That should sound impossible, but it's actually a very mature (and IMHO very underappreciated marvel) technology: pregnancy test kits (and follow-ons for ovulation). That's close to the gold standard in diagnostics: cheap, useful and pretty accurate. Such tests had a major impact on society, empowering women to monitor this important component of their health condition without requiring a visit to a doctor.
A severe challenge for any sort of genomic medicine is to approach this sort of simplicity. The MinION, for example, represents a huge change in the all-in cost and portability of DNA sequencing, but still requires the purification of DNA and multiple laboratory steps as well as a computer and specialized software to analyze the results. A race is on to create simple protocols to answer simple tests. Can nucleic-acid diagnostics be reduced to a straightforward instrument of modest price which generates results quickly, rather than something sent to centralized labs with highly-trained personnel and complex equipment.
Today, a new approach to rapid nucleic acid diagnostics developed at UC Berkeley (and licensed to a company called Nanosens) was published (and had been sent to me in advance under embargo), describing an electronic scheme to detect target molecules via nuclease-inactive Cas9 (aka dCas9). The "CRISPR-Chip" device described in Haijan et al relies on graphene-based transistor elements to sensitively detect native DNA; no amplification steps are used. This device is sensitive to local ionic environment, so a highly charged nucleic acid with its coterie of counterions perturbs that environment sufficiently to generate a signal. A specific chemistry is used to tie dCas9 to the graphene surface.
To assess sensitivity, the group used HEK293 cells with a single-copy blue fluorescent protein transgene (HEK-BFP). Over a range of 300 to 1800 ng of input DNA they show a linear correlation between amount of input and the signal from the device. Signal builds quickly to about half maximum in under 10 minutes (Figure 5D, 5F, 5H). It's too bad they didn't further explore the regime between 0 and 300 to probe the lower limit of detection. Also missing from this plot is the negative control of just HEK293 DNA. No explicit fragmenting of the DNA was performed; just whatever happened during purification and pipetting onto the device.
A set of experiments were used to explore the effects of mixing the transgene-bearing HEK-BFP with wildtype DNA. These experiments are a bit frustrating for what is missing and the odd effects shown, as well as some poor plotting choices (for this paragraph, I'm reviewer #3!). Figures 5 C-H all have the same units on the Y-axis and have a minimum value of 0, but have maxima of 200, 200, 100, 350, 120 and 300 respectively. Several figures show that a signal is still detected when varying amounts of standard HEK293 are spiked in, though the spike-in either causes noise in the assay (Figure 5E & 5G) or greatly affects the signal (5F). Figures 5F and 5H both show real-time signal and that the signal can be significantly attenuated (but not eliminated) by washing. Unfortunately, the static measurements in 5E, 5G and 5I don't have times reported on the figure. But HEK293 DNA alone (Figure 5B) doesn't generate much signal -- but again this is a fixed timepoint rather than a time curve. It's a confusing set of figures with insufficient labeling and controls. One caveat on my complaints is that I didn't notice that I hadn't been sent the supplementary materials until it was much too late -- but conversely anyone with the role of sending out advance copies should know that they are often essential and that the "Supplemental" description is quite unfortunate ("Expanded" would be far better; "Essential but left out due to publishing constraints" perhaps more honest but a bit wordy)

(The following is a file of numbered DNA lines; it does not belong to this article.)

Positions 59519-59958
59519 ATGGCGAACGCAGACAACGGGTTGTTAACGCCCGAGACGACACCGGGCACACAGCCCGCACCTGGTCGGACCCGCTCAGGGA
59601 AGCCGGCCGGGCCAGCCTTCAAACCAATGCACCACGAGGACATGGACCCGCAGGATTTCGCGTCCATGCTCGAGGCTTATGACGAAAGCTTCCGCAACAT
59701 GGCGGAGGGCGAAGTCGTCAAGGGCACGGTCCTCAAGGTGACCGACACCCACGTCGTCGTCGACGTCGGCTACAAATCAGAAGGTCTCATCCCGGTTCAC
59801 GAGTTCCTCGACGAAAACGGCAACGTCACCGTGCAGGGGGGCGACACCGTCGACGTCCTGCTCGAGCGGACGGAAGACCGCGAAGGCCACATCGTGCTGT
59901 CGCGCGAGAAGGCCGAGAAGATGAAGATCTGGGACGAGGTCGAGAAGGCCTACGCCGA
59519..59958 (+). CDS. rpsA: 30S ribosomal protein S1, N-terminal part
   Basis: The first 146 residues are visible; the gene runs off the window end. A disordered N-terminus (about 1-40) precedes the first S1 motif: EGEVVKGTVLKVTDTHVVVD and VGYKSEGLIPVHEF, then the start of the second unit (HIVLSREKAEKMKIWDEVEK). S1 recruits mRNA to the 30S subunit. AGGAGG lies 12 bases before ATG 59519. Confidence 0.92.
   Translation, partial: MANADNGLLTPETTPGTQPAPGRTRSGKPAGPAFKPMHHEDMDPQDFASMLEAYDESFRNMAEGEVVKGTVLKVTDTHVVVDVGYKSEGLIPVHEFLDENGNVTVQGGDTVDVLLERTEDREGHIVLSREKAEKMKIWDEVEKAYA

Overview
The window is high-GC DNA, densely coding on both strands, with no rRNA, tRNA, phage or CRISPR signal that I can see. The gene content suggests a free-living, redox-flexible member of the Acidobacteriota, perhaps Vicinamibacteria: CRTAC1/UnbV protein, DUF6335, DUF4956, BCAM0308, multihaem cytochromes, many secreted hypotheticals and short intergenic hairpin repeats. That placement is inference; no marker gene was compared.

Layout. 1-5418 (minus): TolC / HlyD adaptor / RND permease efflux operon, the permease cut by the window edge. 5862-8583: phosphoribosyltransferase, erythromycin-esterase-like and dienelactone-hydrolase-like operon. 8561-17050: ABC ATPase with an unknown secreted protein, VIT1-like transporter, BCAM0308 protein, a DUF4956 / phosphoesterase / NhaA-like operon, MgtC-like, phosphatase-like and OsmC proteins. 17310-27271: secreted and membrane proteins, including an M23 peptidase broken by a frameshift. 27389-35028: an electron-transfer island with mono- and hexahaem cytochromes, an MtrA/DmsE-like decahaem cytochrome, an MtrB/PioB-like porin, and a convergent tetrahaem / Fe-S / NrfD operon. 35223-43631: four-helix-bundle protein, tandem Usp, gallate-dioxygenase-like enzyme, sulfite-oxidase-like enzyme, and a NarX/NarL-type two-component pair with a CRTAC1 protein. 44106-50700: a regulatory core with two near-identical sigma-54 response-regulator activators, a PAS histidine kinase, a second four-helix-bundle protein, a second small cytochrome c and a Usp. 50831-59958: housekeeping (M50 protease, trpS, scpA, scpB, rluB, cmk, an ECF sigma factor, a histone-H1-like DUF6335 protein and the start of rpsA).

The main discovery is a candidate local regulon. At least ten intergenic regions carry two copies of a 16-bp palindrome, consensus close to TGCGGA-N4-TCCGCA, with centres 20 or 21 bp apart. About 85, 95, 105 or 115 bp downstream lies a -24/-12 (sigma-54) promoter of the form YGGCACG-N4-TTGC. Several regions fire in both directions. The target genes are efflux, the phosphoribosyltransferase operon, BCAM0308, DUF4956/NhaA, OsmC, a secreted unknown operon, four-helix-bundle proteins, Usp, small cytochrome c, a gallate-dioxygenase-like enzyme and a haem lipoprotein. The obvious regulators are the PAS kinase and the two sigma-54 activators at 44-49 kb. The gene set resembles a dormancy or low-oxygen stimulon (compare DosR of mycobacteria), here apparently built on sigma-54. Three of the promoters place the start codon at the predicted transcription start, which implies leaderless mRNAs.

Now, for detecting germline mutations those mixing experiments are perhaps not the most relevant. For this, they designed two guide RNAs to detect two different common deletion alleles causing Duchenne's Muscular Dystrophy (DMD), an X-linked disorder primarily affecting males. Buccal swab samples from three healthy and six affected individuals were used. In these samples, a mostly clear separation of deletion and wild type alleles could be achieved, though variability in the wild type signal did push one unaffected sample close to the detection limit and one diseased individual deletions would have been called for both exons even though one is a false result. As a proof-of-concept study these sort of results suggest further exploration is warranted, but the assay variability suggests that much, much larger panels of samples will be required. My complaints about Y-axes and the failure to report timepoints for non-timeseries plots apply here (Figure 6) as well
So it's an imperfect paper, but does suggest that this method could work. It requires purified DNA, but extracting DNA from buccal samples is well-established. There is some talk in the paper of multiplex probes, though this isn't explained and I suspect they really mean (as shown in the paper) multiple probes on separate chips or perhaps subdividing the chip into regions. As discussed in the paper, this method would be most applicable to detecting large insertions or deletions -- an important class of disease-causing mutations but certainly only a fraction of all mutations.
Going back to my pregnancy test standard, the proposed device wouldn't be as inexpensive and certainly would require power and some sort of box -- but probably a very small one requiring little power. Upstream DNA purification would be required. So this isn't a simple dipstick test, but is the sort of device which could conceivably be inexpensive and compact enough to be placed in large numbers of hospitals and specialized clinics for genetic disease.